Data Classification

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Data classification is defined as the process of analysing and organizing data (both structured and unstructured) by categorizing data into defined and classified categories based on its contents, confidentiality, type of documented information, and other relevant characteristics. As a way to maintain the confidentiality, integrity, ease of access, and reliability of the data, Compleye Online provides the functionality to manage and keep records of data classification in a centralized and structured manner.

Well-established and aligned with the business functions, data classification overview will help your organization recognize, appreciate and understand what information is held, where it is stored and how it can be accessed. Data classification is also a fundamental step when developing policies, processes, and procedures your organization implements to preserve the confidentially, availability, and integrity of information. Subsequently, identifying the legal and regulatory requirements, as part of the data classification process, will help your organization to meet regulatory requirements, and avoid potential penalties or regulatory scrutiny. Finally, yet importantly,  appropriately classified data facilitates data mapping and implementation of the required level of security measures and controls.

Identifying and classifying the information you hold is also required by ISO 27001 standards and norms and referenced in the controls within Annex A, section A 8.2 which cover classification, labelling and handling of the information within the scope of the established ISMS.

  1. As a first step, ensure that your organization has a clear understanding of the information collected, stored and processed, as well as of the regulatory and contractual data protection and confidentiality requirements. Once the scope of data and regulatory requirements are defined you can define your data classification objectives and build a comprehensive and functioning data classification overview.

         Consider the following questions when classifying your information:

  • What data of your stakeholders your organization collect?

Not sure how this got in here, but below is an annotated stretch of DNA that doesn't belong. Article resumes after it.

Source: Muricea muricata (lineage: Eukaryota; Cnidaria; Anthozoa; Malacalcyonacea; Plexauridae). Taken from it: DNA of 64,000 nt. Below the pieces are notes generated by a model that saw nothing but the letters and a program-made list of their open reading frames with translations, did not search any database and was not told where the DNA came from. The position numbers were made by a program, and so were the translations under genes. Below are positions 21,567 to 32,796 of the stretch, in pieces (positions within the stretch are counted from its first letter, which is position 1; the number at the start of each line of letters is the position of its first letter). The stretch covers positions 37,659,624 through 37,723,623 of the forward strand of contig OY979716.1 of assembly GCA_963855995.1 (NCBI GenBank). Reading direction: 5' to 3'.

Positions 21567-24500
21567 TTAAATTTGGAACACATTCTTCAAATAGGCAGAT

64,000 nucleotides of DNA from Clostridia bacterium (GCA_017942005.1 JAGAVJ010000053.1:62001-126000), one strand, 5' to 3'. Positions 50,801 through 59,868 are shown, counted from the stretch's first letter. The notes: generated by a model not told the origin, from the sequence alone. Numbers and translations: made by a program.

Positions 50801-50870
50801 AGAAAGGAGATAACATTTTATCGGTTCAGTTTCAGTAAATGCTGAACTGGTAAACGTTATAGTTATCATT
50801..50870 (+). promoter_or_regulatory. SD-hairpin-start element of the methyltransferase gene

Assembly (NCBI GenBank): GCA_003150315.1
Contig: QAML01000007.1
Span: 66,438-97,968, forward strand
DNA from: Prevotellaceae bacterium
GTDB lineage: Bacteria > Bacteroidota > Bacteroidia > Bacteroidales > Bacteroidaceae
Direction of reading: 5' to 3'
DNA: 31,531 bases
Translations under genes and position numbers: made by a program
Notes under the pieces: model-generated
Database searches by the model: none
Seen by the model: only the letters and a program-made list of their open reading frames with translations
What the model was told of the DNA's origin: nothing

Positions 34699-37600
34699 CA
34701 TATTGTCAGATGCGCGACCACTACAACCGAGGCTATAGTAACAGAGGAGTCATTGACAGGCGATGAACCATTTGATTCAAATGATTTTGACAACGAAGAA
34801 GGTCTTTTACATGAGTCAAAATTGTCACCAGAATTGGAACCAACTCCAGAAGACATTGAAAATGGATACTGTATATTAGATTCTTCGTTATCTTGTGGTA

• What data do you create as part of daily operations?
  • What data if lost, would have a particular impact on your organization?
  • What data would be classified as confidential?
  • What data classify as personal data?
  • Who is responsible for the integrity and accuracy of the data?
  • Who can and should access the data.
  1. In the context of information security, data classification is based on its level of confidentiality and the impact to the organization that data should be disclosed, altered or destroyed without authorization. The classification of data included in Compleye Online helps determine what baseline security controls are appropriate for safeguarding that data. The data classification falls into one of three classifications:
  • Restricted Data should be classified as Restricted when the unauthorized disclosure, change or destruction of that data could cause a significant level of risk to the Client or its affiliates. The highest level of security measures should be applied to Restricted data.
  • Private Data should be classified as Private when the unauthorized disclosure, change or destruction of that data could result in a moderate level of risk to the Client or its affiliates. A reasonable level of security measures should be applied to Private data.
  • Public Data should be classified as Public when the unauthorized disclosure, change or destruction of that data would result in little or no risk to the Client and its affiliates. Examples of Public data include press releases, course information and research publications. Certain level of security measures should be still put in place to prevent unauthorized alteration or destruction of Public data.